Learning Activities Summary
    Workshop participation: students engage in weekly workshop activities involving hands-on activities and group work to develop and practice applied skills.

    Group project and presentation: Small teams of students will work together to identify a topic for an observational analysis, determine the behaviours to be recorded, prepare recording sheets and discuss ethical and practical issues involved in conducting the study. Group presentations of the project will be held in workshop sessions.

    Modular assessments: In class and online assessments of learning for skills introduced in modules 2,3 and 4 (15% each) which would include administering, scoring and interpreting a number of non restricted psychological tests; identifying ethical and practical issues in testing; recording, analyzing and interpreting observational data; identifying microskills necessary for good communication and demonstrating reflective listening skills.

    Written report: Students will address one applied intervention from a shortlist of topics provided  The report will involve describing the intervention, critically evaluating its evidence base and commenting on ethical issues or limitations.
  • Assessment

    The University's policy on Assessment for Coursework Programs is based on the following four principles:

    1. Assessment must encourage and reinforce learning.
    2. Assessment must enable robust and fair judgements about student performance.
    3. Assessment practices must be fair and equitable to students and give them the opportunity to demonstrate what they have learned.
    4. Assessment must maintain academic standards.

    Assessment Summary
    Assessments will include those within semester and at the end of semester.
    Assessment Related Requirements
    Workshop Participation: students engage in weekly small group activities involving  Attendance and participation in the Workshop will be recorded.

    Group Project: Students will work in small groups to prepare an observational analysis. Group presentations of the project will be held in workshop sessions.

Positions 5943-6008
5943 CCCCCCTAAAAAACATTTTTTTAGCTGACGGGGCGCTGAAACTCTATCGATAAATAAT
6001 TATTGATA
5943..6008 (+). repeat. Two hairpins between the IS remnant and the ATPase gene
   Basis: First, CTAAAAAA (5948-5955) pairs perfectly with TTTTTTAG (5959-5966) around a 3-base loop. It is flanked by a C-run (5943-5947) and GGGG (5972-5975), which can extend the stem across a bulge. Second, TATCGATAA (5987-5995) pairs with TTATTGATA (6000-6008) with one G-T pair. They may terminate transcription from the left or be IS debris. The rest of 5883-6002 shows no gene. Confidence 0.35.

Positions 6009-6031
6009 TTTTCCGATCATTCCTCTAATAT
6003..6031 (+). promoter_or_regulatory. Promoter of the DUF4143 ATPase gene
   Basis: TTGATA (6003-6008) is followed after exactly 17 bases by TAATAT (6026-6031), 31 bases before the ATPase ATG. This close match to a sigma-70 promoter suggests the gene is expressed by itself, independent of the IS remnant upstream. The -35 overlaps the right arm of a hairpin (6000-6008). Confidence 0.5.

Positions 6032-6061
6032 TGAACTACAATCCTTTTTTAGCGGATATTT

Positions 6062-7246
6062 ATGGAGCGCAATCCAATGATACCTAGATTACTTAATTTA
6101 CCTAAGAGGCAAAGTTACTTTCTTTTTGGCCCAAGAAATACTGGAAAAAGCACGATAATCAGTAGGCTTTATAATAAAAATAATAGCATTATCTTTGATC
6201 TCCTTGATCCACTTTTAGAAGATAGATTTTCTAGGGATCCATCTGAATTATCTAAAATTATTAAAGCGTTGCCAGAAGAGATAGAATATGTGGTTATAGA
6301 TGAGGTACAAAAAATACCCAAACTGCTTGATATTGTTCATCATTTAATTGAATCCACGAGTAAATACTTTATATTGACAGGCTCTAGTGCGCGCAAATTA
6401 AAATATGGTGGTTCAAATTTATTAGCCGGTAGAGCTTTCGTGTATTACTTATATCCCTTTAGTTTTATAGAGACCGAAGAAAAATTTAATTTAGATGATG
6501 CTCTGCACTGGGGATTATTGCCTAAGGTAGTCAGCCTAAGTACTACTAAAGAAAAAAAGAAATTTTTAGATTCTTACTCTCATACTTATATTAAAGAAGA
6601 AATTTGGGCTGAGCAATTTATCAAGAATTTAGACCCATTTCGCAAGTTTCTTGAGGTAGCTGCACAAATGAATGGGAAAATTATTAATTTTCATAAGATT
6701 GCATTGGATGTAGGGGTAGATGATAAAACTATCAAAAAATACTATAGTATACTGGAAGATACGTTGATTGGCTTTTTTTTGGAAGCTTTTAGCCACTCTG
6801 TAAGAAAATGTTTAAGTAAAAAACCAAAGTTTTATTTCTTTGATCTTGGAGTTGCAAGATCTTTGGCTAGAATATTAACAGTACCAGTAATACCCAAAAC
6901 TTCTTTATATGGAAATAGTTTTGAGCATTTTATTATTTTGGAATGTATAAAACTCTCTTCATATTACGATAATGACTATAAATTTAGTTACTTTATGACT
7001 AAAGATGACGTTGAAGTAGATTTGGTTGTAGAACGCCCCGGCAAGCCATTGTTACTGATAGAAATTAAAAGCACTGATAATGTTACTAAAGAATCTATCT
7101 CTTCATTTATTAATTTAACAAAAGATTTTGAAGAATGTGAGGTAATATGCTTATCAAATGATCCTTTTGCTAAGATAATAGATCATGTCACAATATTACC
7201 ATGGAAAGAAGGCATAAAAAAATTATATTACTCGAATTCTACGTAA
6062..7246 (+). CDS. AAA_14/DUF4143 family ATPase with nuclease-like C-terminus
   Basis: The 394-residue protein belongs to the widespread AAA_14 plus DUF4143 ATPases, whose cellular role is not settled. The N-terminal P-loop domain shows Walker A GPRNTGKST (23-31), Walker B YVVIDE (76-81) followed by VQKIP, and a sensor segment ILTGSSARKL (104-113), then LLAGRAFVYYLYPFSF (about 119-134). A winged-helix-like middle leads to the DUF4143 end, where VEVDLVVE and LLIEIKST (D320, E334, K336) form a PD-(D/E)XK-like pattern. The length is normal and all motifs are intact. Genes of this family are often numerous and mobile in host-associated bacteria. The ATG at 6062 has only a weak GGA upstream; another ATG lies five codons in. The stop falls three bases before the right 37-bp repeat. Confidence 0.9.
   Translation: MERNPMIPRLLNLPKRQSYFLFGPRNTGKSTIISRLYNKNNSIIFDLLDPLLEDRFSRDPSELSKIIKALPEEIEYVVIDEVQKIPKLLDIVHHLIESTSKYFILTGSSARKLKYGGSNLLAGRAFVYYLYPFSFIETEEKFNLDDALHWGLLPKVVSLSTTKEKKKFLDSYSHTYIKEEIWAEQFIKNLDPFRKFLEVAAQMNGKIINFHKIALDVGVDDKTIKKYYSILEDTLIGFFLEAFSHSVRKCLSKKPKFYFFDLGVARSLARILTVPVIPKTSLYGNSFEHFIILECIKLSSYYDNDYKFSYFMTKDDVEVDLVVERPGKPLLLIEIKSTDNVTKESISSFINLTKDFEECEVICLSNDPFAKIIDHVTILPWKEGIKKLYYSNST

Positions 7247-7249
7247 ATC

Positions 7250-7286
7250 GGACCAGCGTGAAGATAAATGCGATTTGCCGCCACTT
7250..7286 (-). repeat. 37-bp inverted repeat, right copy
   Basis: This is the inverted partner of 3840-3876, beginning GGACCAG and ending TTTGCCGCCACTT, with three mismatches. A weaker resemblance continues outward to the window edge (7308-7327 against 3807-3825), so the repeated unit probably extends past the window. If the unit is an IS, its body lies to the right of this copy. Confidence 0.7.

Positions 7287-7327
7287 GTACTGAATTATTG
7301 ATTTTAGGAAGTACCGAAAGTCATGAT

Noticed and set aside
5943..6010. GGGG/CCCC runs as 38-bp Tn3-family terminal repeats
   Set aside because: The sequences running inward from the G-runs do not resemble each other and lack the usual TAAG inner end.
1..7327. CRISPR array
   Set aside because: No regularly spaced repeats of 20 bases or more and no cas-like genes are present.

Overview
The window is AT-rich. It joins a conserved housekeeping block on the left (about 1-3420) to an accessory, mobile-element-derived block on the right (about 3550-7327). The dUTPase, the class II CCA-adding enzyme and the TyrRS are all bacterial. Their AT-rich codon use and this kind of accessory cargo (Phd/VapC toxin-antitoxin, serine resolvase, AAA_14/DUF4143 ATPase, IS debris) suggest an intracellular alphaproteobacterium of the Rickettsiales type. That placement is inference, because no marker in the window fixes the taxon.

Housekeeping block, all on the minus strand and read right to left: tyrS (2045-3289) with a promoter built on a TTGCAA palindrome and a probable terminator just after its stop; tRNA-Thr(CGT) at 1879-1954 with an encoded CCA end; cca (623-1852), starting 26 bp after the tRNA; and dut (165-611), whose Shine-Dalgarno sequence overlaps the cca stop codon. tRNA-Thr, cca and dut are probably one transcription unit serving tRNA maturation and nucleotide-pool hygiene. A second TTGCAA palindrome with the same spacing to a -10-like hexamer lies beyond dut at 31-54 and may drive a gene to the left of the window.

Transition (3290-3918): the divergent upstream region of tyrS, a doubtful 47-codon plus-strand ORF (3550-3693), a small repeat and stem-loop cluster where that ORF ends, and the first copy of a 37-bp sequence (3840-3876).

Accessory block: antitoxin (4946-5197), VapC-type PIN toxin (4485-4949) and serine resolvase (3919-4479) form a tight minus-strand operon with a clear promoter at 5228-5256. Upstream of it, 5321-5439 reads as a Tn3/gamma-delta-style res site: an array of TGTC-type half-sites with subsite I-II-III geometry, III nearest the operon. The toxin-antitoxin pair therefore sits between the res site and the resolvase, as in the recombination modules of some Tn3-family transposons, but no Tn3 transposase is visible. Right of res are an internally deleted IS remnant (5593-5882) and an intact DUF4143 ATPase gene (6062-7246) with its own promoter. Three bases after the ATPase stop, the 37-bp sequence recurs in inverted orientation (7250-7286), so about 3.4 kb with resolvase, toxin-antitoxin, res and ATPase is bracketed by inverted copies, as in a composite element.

Assessment Detail

    Assessments will include those within semester and at the end of the semester.
    Submission of assignments will be via the Myuni portal.
    Course Grading

    Grades for your performance in this course will be awarded in accordance with the following scheme:

    M10 (Coursework Mark Scheme)
    Grade Mark Description
    FNS   Fail No Submission
    F 1-49 Fail
    P 50-64 Pass
    C 65-74 Credit
    D 75-84 Distinction
    HD 85-100 High Distinction
    CN   Continuing
    NFE   No Formal Examination
    RP   Result Pending

    Further details of the grades/results can be obtained from Examinations.

    Grade Descriptors are available which provide a general guide to the standard of work that is expected at each grade level. More information at Assessment for Coursework Programs.

    Final results for this course will be made available through Access Adelaide.

  • Student Feedback

    The University places a high priority on approaches to learning and teaching that enhance the student experience. Feedback is sought from students in a variety of ways including on-going engagement with staff, the use of online discussion boards and the use of Student Experience of Learning and Teaching (SELT) surveys as well as GOS surveys and Program reviews.

    SELTs are an important source of information to inform individual teaching practice, decisions about teaching duties, and course and program curriculum design. They enable the University to assess how effectively its learning environments and teaching practices facilitate student engagement and learning outcomes. Under the current SELT Policy ( course SELTs are mandated and must be conducted at the conclusion of each term/semester/trimester for every course offering. Feedback on issues raised through course SELT surveys is made available to enrolled students through various resources (e.g. MyUni). In addition aggregated course SELT data is available.

  • Student Support
  • Policies & Guidelines
  • Fraud Awareness

    Students are reminded that in order to maintain the academic integrity of all programs and courses, the university has a zero-tolerance approach to students offering money or significant value goods or services to any staff member who is involved in their teaching or assessment. Students offering lecturers or tutors or professional staff anything more than a small token of appreciation is totally unacceptable, in any circumstances. Staff members are obliged to report all such incidents to their supervisor/manager, who will refer them for action under the university's student’s disciplinary procedures.

The University of Adelaide is committed to regular reviews of the courses and programs it offers to students. The University of Adelaide therefore reserves the right to discontinue or vary programs and courses without notice. Please read the important information contained in the disclaimer.